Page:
[Updated June 16, 2017]
I don’t know a single dog owner who hasn’t, at some point (or quite frequently), spent an inordinate amount of time trying to capture a stray or lost dog. I know I’ve caught more than my share in the small town, or its rural surroundings, where I’ve lived for the past five years. I’ve caught burr-covered, obviously lost hunting dogs; dogs whose injuries suggested they’d tumbled from the back of a truck; as well as some fluffy little lap-escapees who looked like they were just out for an adventure.
If the dog is wearing a collar and tags with current contact information for his owner, you’re in luck – and the rest of the information in this article isn’t relevant. But out of maybe 20 dogs I’ve scooped up in the past five years, exactly one was wearing a collar and current ID tag. It certainly seems like the people who keep collars and tags on their dogs at all times are also the ones who manage to keep them safely contained – but accidents can happen to any owner. Here’s what you should do with an unidentified dog.
1. Take him to your local shelter
Don’t panic; you don’t have to leave him there if you are concerned that your local shelter is unsafe, unclean, or poorly managed. But there are a few things you should do at the shelter (see # 2 and # 3).
If the dog has an owner who is actually trying to find the dog, the owner will most likely come to the shelter to look for the dog. Few people, except the most dedicated owners, think to read the ads in the classified section or on craigslist.
2. Ask the shelter staff to scan the dog
The dog may have an implanted microchip ID. If he does, the staff should be able to help you track down contact information for the dog’s owner.
This seems like a no-brainer, but it only recently occurred to me that my 14- or 15-year-old cat, who was a stray found by a friend and then given to me 12 long years ago, was never scanned. I actually took her to my local shelter and had her scanned just the other day; I hate to think I could have returned someone’s beloved lost cat years and years ago. I don’t know why it never occurred to me to check before. (She had no chip, thank goodness.)
3. File a “found dog” report at the shelter
If he does not have a microchip, and you don’t want to leave him at the shelter, you should at least file a “found dog” report at the shelter. This protects you in case you end up deciding to keep the dog (or you give the dog to a friend); it shows that you made a reasonable effort to find the dog’s owner. If an owner shows up some time later and wants his dog back, you’ll need to be able to prove that this attempt was made in order to protect your rights to the dog.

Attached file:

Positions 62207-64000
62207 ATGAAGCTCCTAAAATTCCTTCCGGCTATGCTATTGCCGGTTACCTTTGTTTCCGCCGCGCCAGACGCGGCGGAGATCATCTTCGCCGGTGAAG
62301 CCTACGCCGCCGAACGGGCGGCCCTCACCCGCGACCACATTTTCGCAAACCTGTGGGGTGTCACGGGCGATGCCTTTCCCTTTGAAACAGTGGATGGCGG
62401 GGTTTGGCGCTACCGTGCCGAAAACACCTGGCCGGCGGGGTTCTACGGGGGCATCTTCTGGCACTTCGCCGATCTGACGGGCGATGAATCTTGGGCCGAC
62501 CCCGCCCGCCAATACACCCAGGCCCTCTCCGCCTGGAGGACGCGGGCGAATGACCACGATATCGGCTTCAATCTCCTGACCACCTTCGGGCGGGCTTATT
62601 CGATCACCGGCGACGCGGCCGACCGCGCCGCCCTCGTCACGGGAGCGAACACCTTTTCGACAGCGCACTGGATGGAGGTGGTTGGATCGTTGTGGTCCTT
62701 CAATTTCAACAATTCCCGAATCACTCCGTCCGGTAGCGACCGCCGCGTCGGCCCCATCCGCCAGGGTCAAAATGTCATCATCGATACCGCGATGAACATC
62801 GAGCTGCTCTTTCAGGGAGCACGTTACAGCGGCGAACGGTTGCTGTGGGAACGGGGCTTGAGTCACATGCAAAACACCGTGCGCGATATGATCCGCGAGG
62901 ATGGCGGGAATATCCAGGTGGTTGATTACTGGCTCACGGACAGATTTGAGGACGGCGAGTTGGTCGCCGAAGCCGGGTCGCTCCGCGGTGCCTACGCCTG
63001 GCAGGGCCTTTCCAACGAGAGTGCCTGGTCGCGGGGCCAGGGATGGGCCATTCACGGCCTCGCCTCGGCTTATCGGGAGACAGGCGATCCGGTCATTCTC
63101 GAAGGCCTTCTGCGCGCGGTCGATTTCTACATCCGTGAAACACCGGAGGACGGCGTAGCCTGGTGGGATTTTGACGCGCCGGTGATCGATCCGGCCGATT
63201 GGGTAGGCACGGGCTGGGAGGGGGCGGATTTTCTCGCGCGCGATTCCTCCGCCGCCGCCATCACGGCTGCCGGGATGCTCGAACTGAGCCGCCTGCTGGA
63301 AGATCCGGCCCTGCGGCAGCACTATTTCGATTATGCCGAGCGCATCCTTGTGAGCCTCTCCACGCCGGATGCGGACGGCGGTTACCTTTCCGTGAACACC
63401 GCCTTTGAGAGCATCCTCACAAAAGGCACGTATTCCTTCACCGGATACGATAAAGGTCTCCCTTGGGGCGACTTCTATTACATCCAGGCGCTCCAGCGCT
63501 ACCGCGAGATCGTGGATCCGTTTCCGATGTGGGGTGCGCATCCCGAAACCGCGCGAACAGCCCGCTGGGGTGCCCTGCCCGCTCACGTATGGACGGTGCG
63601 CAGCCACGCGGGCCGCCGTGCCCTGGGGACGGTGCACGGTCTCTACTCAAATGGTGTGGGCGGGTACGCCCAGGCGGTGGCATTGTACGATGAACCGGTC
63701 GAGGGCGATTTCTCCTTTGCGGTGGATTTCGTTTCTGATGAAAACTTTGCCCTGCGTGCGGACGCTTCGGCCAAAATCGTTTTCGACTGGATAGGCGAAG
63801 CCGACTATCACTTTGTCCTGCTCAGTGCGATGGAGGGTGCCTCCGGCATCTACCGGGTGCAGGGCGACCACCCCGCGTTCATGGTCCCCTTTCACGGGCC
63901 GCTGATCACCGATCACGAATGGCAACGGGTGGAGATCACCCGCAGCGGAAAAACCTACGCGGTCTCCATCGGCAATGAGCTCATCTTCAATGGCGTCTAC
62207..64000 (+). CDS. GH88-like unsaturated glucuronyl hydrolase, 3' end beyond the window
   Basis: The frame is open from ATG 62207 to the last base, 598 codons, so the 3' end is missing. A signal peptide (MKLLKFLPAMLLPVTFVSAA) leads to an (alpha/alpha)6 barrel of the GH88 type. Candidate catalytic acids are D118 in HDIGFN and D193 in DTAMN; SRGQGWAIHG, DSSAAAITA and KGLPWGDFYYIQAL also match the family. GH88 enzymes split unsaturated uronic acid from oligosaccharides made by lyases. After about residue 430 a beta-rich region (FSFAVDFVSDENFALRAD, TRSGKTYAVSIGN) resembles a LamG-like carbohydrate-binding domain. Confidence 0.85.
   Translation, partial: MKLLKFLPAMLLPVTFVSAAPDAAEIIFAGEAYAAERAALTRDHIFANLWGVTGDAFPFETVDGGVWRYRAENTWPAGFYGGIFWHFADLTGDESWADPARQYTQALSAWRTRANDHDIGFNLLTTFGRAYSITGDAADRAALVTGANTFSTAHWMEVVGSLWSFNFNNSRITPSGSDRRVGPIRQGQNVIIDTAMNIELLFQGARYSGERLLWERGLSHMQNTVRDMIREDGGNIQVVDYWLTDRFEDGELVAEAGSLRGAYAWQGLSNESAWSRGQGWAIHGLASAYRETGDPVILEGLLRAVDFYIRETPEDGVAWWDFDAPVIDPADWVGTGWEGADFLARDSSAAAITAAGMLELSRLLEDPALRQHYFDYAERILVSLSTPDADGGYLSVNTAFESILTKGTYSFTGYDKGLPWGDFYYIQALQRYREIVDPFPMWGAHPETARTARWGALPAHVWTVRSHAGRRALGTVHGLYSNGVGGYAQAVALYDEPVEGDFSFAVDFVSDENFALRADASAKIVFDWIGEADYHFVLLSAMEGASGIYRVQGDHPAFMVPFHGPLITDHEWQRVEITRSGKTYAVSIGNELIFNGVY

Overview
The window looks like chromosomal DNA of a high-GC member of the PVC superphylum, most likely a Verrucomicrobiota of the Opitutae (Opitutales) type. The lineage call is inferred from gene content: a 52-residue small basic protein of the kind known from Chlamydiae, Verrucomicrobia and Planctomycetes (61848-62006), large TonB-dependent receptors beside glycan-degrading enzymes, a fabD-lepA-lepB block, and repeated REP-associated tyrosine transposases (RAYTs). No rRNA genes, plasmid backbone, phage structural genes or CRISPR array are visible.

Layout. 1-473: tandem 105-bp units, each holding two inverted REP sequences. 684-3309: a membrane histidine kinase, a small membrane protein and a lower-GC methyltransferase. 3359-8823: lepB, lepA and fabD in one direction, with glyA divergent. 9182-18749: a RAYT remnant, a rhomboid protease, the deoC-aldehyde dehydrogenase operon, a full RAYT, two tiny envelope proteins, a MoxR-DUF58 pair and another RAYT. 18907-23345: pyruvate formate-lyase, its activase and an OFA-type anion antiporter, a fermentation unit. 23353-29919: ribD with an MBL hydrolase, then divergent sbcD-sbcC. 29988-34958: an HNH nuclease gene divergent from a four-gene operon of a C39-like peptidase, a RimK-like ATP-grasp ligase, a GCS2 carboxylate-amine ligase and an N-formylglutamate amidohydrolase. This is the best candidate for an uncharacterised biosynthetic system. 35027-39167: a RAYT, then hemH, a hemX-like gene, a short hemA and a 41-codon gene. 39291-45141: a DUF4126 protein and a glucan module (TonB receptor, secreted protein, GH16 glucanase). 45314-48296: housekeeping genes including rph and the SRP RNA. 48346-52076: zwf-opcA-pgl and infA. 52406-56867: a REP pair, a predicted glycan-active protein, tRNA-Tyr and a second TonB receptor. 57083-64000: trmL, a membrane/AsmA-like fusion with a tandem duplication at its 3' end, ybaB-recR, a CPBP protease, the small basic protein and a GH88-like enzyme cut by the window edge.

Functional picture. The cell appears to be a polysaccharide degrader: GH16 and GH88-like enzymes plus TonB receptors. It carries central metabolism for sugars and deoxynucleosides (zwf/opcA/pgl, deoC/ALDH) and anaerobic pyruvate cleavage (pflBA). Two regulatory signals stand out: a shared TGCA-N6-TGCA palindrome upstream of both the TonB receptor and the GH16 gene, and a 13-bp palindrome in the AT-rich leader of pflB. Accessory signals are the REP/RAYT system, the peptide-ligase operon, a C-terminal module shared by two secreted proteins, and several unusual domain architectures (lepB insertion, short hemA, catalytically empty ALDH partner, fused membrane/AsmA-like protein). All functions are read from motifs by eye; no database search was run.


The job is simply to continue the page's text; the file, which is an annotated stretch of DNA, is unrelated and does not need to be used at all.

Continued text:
Some shelters take a photo of the dog for their “found dog” reports and file these online; others simply keep a binder full of the reports, sans photos, on a counter at the shelter. Few people are aware that shelters keep these reports; most people just check the shelter kennels and/or website. It’s uncommon, but reunions have been facilitated through these reports.
4. Take a photo of the dog and make a “found dog” flier
Post it in as many places as you can in the area where you found the dog. Most dog owners look at posters for lost or found pets, and many of us are more familiar with our neighbors’ pets than their owners! This way, you are recruiting a small army of people who might be able to help reunite the dog and his owner.
5. Be cautious if you take the dog home
If you bring the dog home, take immediate steps to protect your pets. Check to see if the dog is infested with fleas; if he is, you’ll want to use some sort of potent flea control product immediately, before the fleas can populate your car or home. If your dogs are not fully vaccinated, or are immune-suppressed, you may want to keep the stray dog as far from your dog as possible for at least a few days, so you can make sure he’s not sick with anything transmissible. Wash your hands well after handling the stray, and clean up his waste immediately.
You also need to protect all of your family members from being attacked by the stray, until you’re certain that no attack is forthcoming. When your own dog is great with kids, cats, and your parakeet, it’s easy to forget that other dogs may be highly predatory.
Don’t take anything for granted; be careful at feeding time, and the first time he finds a nice chew bone or toy that he likes, because he may have resource-guarding issues. Keep the dog on-leash, or control his access to certain parts of the house with baby gates until you have a chance to see what he’s like.